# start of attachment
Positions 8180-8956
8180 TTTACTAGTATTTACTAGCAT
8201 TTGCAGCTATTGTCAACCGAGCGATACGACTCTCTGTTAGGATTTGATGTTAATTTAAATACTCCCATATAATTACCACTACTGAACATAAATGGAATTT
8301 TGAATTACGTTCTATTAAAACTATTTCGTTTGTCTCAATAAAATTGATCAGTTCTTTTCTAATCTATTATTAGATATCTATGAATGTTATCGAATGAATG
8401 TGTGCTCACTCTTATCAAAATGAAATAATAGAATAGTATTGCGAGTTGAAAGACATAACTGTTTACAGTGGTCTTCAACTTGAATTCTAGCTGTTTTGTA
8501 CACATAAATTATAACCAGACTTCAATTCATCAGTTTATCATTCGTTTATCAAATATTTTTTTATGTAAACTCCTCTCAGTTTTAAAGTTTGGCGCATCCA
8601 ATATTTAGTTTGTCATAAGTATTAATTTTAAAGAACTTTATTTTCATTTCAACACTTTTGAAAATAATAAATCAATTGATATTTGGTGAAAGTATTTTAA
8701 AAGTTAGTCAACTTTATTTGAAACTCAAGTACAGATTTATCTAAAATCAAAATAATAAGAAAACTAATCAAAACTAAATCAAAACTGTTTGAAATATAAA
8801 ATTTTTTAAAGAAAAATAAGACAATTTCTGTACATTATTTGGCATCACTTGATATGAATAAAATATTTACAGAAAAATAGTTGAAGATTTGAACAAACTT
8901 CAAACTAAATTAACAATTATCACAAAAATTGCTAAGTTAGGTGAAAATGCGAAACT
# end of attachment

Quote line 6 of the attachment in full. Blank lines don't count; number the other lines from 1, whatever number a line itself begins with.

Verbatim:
8501 CACATAAATTATAACCAGACTTCAATTCATCAGTTTATCATTCGTTTATCAAATATTTTTTTATGTAAACTCCTCTCAGTTTTAAAGTTTGGCGCATCCA